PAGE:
The Ghana Health Service (GHS) says it would do more to empower community health nurses across the country towards community mobilisation to reduce maternal and infant mortalities.
The service says it hopes to surmount challenges that leave many children and mothers dying despite the interventions rolled out by government to save them.
Speaking on behalf of the GHS Director-General at the conference of Community Health Nurses at Elmina, Central Regional Director of Health, Dr Akosua Sarpong indicated, the community health nurses hold the key to save the lives of mothers and children in the hard-to-reach areas of the country.
Dr Sarpong indicated that these nurses are mostly the ones that meet critical situations in the rural areas, crossing rivers, improvising and fashioning out innovations to save lives.
She expressed worry about why several interventions rolled out by government do not seem to yield the needed results.
“The important question your conference should seek to answers to are why the mothers and children are dying despite all the interventions put in place and why the no maternal and child health interventions by the government and all our stakeholders do not seem to achieve the desired results,” she grieved.
The Regional Health Director is convinced that empowering community health nurses to mobilise communities is key to surmounting the challenges.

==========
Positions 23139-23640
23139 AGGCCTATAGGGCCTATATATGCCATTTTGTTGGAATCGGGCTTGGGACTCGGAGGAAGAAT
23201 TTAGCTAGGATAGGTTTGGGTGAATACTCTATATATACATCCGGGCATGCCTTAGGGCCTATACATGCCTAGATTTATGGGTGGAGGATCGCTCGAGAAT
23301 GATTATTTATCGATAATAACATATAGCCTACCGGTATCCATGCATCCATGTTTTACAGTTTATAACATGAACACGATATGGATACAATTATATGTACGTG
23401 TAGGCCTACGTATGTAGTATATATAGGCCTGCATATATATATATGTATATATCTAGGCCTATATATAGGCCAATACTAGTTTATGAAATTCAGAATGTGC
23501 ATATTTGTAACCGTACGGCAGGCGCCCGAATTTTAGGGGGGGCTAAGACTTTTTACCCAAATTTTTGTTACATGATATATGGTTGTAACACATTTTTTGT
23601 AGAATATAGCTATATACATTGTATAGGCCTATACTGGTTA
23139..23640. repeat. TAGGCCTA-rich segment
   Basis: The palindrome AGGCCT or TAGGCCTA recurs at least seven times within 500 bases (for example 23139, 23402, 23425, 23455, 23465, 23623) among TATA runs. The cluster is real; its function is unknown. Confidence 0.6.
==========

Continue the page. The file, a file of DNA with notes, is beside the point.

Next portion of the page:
“You are better placed to know the women and children in your communities. We know that you are even keeping pregnancy registers to know all your pregnant women in your communities, follow them, identify those at risk and refer them to prompt care,” she stated.
The Regional Director enumerated some of the interventions put in place by the service in the Central Region to improve health outcomes, especially, maternal delivery.
She says since January, 2020, the Central Region has refocused on maternal health strategies trying to identify the key issues and most important action areas to pursue to reduce, maternal, neo-natal and still births.
“We have divided the region into zones and put in place zonal teams led by obstetrician gynecologist specialists o monitor, supervise and train service providers on maternal issues and take steps to audit all deaths occurring within the zone,” she said.
The Community Health Nurses Association of Ghana says they suffer neglect from the employers as they work in the hard-to-reach areas of the country.
They complain many of their colleagues have been through torture and sometimes being raped but justice has eluded them.
National President of the Association, Esther Bamfo wants more support for the nurses as they work to improve health outcomes.
“We break backs to save lives but our efforts are not recognized. Crossing rivers, paddling canoes, riding motors and bicycles in the hard-to-reach areas just to save lives but we lack the support and resources,” she averred.
The Association she says is demanding justice on some of their members who were allegedly murdered and raped but the cases have stalled.
President of the Ghana Registered Nurses Association, Perpetual Ofori Ampofo, singled the community health nurses for praise as they are the ones that accept postings to the country’s rural and hard-to-reach areas.
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